Students believe that the well-being and dignity of all people is important simply because they are fellow human beings and they treat every individual with respect, judging them on their character and ability without regard to race, religion, sexual orientation, political ideology, gender, age, or other physical or personal characteristics.
I will be a better student if I act on the following beliefs:
- I will treat others the way I want to be treated.
- It is important to treat everyone with respect, even if I feel they don’t deserve it.
- I need to treat everyone the same by accepting their differences, whether they are my friends or people I don’t know very well.
- I must respect the personal space of others and keep my hands to myself.
- It is important for people to be included.
- Explain and illustrate how it is possible to treat everyone with respect, specifically when you are reading a story or having a discussion related to academic content.
- Practice courteous communication for email, phone, and in–person interactions.
- Role–play some typical situations in which disrespectful behavior leads to hostility and maybe even violence. Then, change one of the disrespectful actions into one of respect to demonstrate how the outcome is altered.
- Use examples from current events or literature to demonstrate the effects of bullying and discuss what can be done to strive for creating a culture of kindness and respect.
- Brainstorm ways to make your school environment more respectful. Create a list of recommendations and place them in your school newspaper or on a poster.
- Develop a list of dos and don’ts for being a respectful person. What happens when people live in accordance with these guidelines? What happens when they don’t? In what ways do respectful and disrespectful behavior affect our school and community?
- Bring in articles from newspapers and magazines describing situations in which respect or disrespect are issues. Reflect on who is acting respectfully in these situations, and then discuss who is acting disrespectfully. Using the articles as evidence, teach the class about the consequences of disrespectful and respectful behaviors.
- How does government “of, by, and for the people” depend on respect? Have students connect the concepts of democracy and respect. What is it about the concept of democracy that relies upon mutual respect among people? How is the very concept of democracy related to respect for the individual?
- Bullies often try to make people ‘respect’ them. Is this really respect, or is it fear? What is the difference? How are bullying and violent behavior an act of disrespect?
- Identify three things you could do to be a more respectful person. Consideration should be given as to how respectful behavior would affect your relationship with others.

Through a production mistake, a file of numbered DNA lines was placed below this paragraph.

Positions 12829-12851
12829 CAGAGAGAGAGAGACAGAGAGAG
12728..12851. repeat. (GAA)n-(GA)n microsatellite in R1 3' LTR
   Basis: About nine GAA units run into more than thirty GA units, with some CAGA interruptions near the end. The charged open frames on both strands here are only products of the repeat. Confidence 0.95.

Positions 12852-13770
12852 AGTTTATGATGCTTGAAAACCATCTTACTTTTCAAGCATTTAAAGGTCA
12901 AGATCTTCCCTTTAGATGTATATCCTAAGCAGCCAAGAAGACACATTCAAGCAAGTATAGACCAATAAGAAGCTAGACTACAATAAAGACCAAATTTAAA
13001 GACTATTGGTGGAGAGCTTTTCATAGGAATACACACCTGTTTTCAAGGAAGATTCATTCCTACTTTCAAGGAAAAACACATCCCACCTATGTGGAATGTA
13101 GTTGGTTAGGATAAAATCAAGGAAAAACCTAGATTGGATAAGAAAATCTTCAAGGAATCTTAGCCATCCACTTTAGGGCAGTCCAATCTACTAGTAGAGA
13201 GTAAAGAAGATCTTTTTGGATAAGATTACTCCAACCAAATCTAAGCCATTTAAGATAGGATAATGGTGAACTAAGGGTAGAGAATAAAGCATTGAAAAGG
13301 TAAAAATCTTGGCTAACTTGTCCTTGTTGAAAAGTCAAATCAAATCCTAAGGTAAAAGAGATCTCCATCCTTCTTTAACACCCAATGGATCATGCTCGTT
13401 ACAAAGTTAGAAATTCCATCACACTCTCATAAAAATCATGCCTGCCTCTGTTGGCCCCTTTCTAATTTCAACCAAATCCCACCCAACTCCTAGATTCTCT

- “You can easily judge the character of a man by how he treats those who can do nothing for him.” – Johann Wolfgang von Goethe
- “There is a secret pride in every human heart that revolts at tyranny. You may order and drive an individual, but you cannot make him respect you.” – William Hazlitt
- “The true measure of an individual is how he treats a person who can do him absolutely no good.” – Ann Landers
- “Prejudice is the child of ignorance.” – William Hazlitt
- “I shall allow no man to belittle my soul by making me hate him.” – Booker T. Washington
- “When you go to a donkey’s house, don’t talk about ears.” – Jamaican proverb
- “Respect yourself and others will respect you.” – Confucius
- “I’m not concerned with your liking or disliking me… All I ask is that you respect me as a human being.” – Jackie Robinson
- “We must learn to live together as brothers or perish together as fools.” – Martin Luther King Jr.
- “Respect your efforts, respect yourself. Self–respect leads to self–discipline. When you have both firmly under your belt, that’s real power.” – Clint Eastwood
The Art of Peacemaking
Learning Objective: Students discuss how negotiation skills can solve conflict and find solutions to problems in real life.
Materials: Paper, pencils, or pens
- Ask the students to share examples of when they had a disagreement with a family member or friend and acted in a respectful way to solve the problem (sitting and talking, not yelling, not fighting, looking at things from the other person’s point of view, etc.).
- Suggest that resolving disagreements often involves compromise. As a class, define compromise. Explain that these are all examples of respectful peacemaking.
- Discuss when we need to be peacemakers. Cite and list examples. Emphasize that respectful peacemaking involves talking things out with each other to create a peaceful solution. List and discuss these types of solutions: